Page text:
City agency ban on speaking to media overturned
SECOND CIRCUIT–The federal appeals court in New York City (2d Cir.) unanimously held in late March that a city agency policy requiring employees to obtain permission before speaking to the media violated the employees’ First Amendment rights.
The panel noted with disapproval that the policy allowed the agency to determine in advance what kind of speech would disrupt agency operations, instead of punishing disruptive remarks after their effect has been felt.
In February 1996, Rosalie Harman, a 28-year employee of New York City’s Administration for Children’s Services, filed a lawsuit in federal District Court in Manhattan challenging on First Amendment grounds her suspension from her job for appearing on ABC’s “World News Tonight.” The agency suspended Harman for violating a policy that forbids employees to speak with the media regarding any policies or activities of the agency without first obtaining permission from the agency’s media relations department.
During the broadcast, Harman stated that “the workers who are considered the best workers are the ones who seem to be able to move cases out quickly,” and that “there are lots of fatalities the press doesn’t know anything about.” Harman appeared on the program shortly after the widely publicized death of six-year-old Elisa Izquierdo, allegedly as a result of a beating by her mother. The incident had become the subject of intense media scrutiny when it was revealed that ACS had received numerous reports about Elisa before her death.
Holding that government employees have a First Amendment right to discuss matters of public concern, Manhattan federal District Judge Denise Cote in November 1996 struck down the policy because it posed “a significant restriction on employee speech and deprive[d] the public of important information.” Cote further noted the absence of any evidence that employee contact with the media disrupted the agency’s operations.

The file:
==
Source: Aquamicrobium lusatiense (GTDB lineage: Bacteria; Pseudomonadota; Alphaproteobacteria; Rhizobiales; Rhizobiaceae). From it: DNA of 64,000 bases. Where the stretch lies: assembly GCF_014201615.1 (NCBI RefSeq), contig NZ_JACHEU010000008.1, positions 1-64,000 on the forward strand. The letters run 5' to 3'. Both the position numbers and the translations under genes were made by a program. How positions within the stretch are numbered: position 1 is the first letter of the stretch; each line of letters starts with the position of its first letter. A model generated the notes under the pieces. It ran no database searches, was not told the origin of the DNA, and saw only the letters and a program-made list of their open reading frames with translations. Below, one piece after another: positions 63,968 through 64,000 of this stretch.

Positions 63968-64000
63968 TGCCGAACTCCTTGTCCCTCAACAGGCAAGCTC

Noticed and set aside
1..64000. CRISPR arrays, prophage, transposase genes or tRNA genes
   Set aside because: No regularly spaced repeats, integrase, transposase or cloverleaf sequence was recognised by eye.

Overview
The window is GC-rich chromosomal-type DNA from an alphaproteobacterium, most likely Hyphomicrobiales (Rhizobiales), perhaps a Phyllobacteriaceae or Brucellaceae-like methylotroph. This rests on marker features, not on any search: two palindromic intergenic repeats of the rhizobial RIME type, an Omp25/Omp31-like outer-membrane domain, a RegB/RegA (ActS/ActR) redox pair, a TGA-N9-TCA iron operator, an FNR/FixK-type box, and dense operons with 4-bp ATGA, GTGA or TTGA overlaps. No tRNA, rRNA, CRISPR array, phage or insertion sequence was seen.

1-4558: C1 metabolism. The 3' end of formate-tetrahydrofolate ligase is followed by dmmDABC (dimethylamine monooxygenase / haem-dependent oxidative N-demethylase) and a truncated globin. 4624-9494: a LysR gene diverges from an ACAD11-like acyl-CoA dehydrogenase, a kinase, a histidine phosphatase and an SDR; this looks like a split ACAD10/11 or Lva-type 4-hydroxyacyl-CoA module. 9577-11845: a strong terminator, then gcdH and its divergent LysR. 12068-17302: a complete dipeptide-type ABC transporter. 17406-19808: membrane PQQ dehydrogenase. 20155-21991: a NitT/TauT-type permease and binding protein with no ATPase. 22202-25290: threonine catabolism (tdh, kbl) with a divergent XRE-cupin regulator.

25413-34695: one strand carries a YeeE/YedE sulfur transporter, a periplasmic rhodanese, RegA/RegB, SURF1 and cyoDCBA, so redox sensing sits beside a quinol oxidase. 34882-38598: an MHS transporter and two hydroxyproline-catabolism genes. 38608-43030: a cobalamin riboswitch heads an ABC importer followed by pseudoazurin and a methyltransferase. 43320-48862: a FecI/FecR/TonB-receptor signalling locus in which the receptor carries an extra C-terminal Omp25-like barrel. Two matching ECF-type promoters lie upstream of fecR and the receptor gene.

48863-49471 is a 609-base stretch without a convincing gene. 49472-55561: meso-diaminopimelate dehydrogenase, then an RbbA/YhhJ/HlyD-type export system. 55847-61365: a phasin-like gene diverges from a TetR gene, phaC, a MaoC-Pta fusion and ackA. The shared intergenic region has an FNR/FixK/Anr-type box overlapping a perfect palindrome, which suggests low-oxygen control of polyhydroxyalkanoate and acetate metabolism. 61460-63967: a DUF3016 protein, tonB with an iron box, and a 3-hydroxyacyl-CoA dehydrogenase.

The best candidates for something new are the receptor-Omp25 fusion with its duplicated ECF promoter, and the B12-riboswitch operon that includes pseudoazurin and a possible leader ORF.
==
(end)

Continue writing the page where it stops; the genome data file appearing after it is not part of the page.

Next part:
On appeal, the city argued that its media contacts policy was necessary to prevent the disclosure of confidential information, and promoted the effective and efficient operation of the agency.
The appeals court unanimously upheld the lower court’s decision, holding the policy unconstitutional because it gave the city authority to prohibit speech altogether and to decide which employees could have contact with the media, with no “objective standards” to limit the discretion of the agency or requirement that an employee whose speech is limited receive timely review of the decision.
The appellate panel said that, in evaluating the validity of a restraint on government employee speech, courts must balance the interests of the employee as a citizen to comment upon matters of public concern and the interest of the state, as an employer, in promoting efficiency. Where an employee speaks on matters of public concern, the government bears the burden of justifying adverse employment action.
The court noted that Harman had a First Amendment interest in speaking out because there had been an ongoing public debate about the effectiveness of the child welfare agency, and that experienced case-management supervisors like Harman could contribute valuable insights to the discussion. In contrast, the court said that because the media contacts policy allowed suppression of speech before it takes place, the agency could prevent speech that would not actually have a disruptive effect. (Harman v. City of New York; Appellee’s Counsel: Jeremiah Gutman, New York City)